Ten amazing adventures under $1,000

by , SmarterTravel Staff
RMI rope team ascends Mount Rainier at 13,000 feet. (Photo: Rainier Mountaineering, Inc.)
Editor's Note: This story was originally published on May 8, 2006. To see the most recent SmarterTravel articles on related topics, please click on any of the following links: activity, adventure travel, Alaska, Ambergris Cay, destination, Florence, Kitty Hawk, Moab, Molly Feltner, Punta Arenas, Seattle, Tasmania, vacation package, Vietnam, Yosemite Natl Pk.

Whether your idea of the trip of a lifetime involves climbing one of the most formidable peaks in the West, kayaking side-by-side with 50-foot whales, or cycling through the vineyards of Tuscany, you don't have to spend your life's savings to do it. In fact, it's possible to plan amazing adventures in the world's most exciting destinations for under $1,000.

Sea kayaking with whales in Alaska's Inside Passage

Outfitter: Alaska Discovery
Price: $895 per person

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Imagine paddling a sea kayak over dark, quiet waters, surrounded by thick evergreen forests and high mountains, when a whale the size of a Greyhound bus breaks the surface next to you, blowing a 10-foot spout in the air. It does not hurt you or disturb your tiny boat, but continues taking breaths, unconcerned about your presence in its realm. Sound like a once-in-a-lifetime event? For some, maybe, but not if you kayak during the summer months off Point Adolphus in the Inside Passage, where you'll find the highest concentration of marine mammals in Alaska.

"I have seen whales from a boat but nothing compares to kayaking with them and hearing them sing from our tent," says Jeff Eastmead, who visited the area on a three-day kayaking and camping trip with Alaska Discovery. John Baston, a guide for the company, explains that the area is an important summer feeding ground for "the most consistently cohesive pod of humpback whales in all of southeast Alaska, if not the entire north Pacific coastline." There are also sea lions, porpoises, sea otters, and killer whales.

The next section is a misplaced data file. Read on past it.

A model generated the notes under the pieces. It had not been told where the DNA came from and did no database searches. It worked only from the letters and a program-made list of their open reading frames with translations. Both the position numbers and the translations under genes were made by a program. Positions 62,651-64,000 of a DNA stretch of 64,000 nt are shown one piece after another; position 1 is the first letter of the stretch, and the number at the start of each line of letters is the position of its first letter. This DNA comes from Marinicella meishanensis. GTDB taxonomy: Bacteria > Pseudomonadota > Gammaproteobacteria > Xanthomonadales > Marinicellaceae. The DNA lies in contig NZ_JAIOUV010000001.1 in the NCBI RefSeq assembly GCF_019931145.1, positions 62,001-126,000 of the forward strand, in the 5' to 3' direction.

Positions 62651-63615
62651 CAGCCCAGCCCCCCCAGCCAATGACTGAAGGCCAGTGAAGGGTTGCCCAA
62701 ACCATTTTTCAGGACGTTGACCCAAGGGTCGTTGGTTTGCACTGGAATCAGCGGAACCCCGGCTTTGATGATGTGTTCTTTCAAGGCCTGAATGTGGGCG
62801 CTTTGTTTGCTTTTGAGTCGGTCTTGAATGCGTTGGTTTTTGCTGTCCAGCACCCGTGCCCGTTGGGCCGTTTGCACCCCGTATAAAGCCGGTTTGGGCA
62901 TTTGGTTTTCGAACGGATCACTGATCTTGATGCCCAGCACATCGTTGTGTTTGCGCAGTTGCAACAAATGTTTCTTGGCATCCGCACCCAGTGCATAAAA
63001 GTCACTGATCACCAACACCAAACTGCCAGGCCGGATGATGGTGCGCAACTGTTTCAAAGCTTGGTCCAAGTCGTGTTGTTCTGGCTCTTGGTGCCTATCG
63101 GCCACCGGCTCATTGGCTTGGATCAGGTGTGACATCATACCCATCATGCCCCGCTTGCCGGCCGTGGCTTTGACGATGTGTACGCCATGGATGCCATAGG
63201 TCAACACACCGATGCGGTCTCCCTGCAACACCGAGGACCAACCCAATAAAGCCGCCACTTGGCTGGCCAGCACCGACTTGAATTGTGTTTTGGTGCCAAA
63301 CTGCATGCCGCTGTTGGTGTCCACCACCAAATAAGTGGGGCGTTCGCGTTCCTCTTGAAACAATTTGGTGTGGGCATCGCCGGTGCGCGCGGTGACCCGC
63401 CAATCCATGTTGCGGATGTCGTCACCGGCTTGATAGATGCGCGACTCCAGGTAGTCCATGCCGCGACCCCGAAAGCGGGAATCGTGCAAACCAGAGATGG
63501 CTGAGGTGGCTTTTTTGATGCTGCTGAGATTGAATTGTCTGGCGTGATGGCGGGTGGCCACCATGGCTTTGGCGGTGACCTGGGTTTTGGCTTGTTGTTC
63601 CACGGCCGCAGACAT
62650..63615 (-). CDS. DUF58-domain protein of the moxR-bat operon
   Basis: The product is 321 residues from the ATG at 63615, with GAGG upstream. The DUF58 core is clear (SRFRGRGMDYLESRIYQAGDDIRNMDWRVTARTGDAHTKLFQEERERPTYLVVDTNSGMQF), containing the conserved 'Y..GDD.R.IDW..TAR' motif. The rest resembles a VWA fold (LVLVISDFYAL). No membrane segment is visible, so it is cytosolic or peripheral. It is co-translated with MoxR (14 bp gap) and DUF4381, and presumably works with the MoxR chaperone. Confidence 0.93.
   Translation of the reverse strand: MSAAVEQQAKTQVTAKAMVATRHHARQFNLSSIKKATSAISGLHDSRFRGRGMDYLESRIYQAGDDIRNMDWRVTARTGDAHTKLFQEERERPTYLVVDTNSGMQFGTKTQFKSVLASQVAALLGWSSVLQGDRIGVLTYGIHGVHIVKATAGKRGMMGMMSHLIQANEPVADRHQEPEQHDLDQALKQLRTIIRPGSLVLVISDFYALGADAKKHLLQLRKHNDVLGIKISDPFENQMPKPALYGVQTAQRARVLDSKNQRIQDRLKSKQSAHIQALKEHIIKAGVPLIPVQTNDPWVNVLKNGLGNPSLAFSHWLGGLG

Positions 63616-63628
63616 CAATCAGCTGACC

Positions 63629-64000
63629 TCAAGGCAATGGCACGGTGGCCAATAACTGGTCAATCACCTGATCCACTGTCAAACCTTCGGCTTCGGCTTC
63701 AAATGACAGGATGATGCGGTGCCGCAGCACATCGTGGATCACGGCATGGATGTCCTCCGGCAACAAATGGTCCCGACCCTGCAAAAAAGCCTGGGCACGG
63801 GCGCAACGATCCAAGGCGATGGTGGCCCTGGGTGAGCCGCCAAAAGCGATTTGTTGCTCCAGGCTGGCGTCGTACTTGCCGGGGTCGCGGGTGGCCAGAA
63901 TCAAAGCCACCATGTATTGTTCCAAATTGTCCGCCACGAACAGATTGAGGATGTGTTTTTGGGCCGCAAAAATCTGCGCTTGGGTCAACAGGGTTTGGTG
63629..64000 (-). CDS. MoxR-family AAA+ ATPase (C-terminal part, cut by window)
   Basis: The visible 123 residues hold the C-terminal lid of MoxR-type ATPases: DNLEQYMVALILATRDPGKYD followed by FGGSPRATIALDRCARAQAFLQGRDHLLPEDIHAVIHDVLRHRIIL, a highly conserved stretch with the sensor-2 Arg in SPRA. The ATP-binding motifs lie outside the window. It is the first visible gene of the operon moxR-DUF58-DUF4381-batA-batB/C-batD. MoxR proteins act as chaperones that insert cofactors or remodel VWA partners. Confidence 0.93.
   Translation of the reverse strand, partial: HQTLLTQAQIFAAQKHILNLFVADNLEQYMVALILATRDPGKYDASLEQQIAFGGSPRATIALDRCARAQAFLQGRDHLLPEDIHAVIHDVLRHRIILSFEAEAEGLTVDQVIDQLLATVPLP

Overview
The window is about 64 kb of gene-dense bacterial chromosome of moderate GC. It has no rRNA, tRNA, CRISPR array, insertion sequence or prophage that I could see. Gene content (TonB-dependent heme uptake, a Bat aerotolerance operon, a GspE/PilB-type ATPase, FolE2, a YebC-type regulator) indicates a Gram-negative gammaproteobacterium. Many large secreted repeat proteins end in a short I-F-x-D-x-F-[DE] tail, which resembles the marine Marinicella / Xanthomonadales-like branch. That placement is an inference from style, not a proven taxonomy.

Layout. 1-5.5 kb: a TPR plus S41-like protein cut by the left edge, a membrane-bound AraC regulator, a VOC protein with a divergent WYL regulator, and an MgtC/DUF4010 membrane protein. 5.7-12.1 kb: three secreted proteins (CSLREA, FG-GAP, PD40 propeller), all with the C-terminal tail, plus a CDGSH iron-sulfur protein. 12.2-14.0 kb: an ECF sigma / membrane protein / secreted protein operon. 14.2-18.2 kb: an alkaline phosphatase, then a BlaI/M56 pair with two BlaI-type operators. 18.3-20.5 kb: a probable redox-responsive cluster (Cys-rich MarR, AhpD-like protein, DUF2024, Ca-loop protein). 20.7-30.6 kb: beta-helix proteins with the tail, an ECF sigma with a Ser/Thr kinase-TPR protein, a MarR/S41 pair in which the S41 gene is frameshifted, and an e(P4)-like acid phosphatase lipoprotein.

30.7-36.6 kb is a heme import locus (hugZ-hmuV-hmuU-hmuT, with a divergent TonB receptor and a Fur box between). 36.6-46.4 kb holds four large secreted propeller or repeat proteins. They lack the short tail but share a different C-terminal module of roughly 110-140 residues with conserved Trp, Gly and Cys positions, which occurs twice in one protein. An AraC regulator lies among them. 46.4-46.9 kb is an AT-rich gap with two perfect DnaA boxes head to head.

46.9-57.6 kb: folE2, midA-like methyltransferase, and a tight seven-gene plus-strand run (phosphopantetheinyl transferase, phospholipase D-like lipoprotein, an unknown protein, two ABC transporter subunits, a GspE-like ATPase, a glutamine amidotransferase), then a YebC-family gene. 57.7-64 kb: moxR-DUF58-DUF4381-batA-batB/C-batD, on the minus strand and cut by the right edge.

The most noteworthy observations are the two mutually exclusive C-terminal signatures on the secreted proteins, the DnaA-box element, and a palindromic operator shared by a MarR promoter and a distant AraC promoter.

The area is tightly controlled to protect the wildlife, and Alaska Discovery, because of its record of stewardship, is one of the few outfitters permitted to run tours in the area. The company's three-day "Whales of Point Adolphus" tour allows you to spend days kayaking with the whales and nights camping on an island in the Tongass National Forest, the largest temperate rainforest left in the world, where you can, indeed, hear the whales breathing at night.

You'll paddle at a leisurely pace of four to five miles a day so you can spend most of your time watching the wildlife, exploring the shoreline, or even fishing (if you have a pole and license). Beginners are welcome, but you should be in good shape so that you can manage paddling against strong currents.

The details

The $895 tour includes guides, an orientation, kayaking and camping gear, a round-trip boat charter to and from Point Adolphus, and gourmet camping cuisine (which often includes freshly caught halibut or salmon). It's recommended that guests stay the night prior to the trip at the Alaska Discovery Inn in Gustavus (the trip starting point) to avoid missing the tour's early departure time. For more details, visit the Alaska Discovery website. Alaska Discovery is owned by Mountain Travel Sobek, a leading adventure travel company.

As for the best time to go, Baston says, "June is a delightful month for weather, but the whales are most dependable in July and August." Gustavus, Alaska, can be reached by air taxi or an Alaska Airlines flight from Juneau.

NEXT >> Cycling in Tuscany

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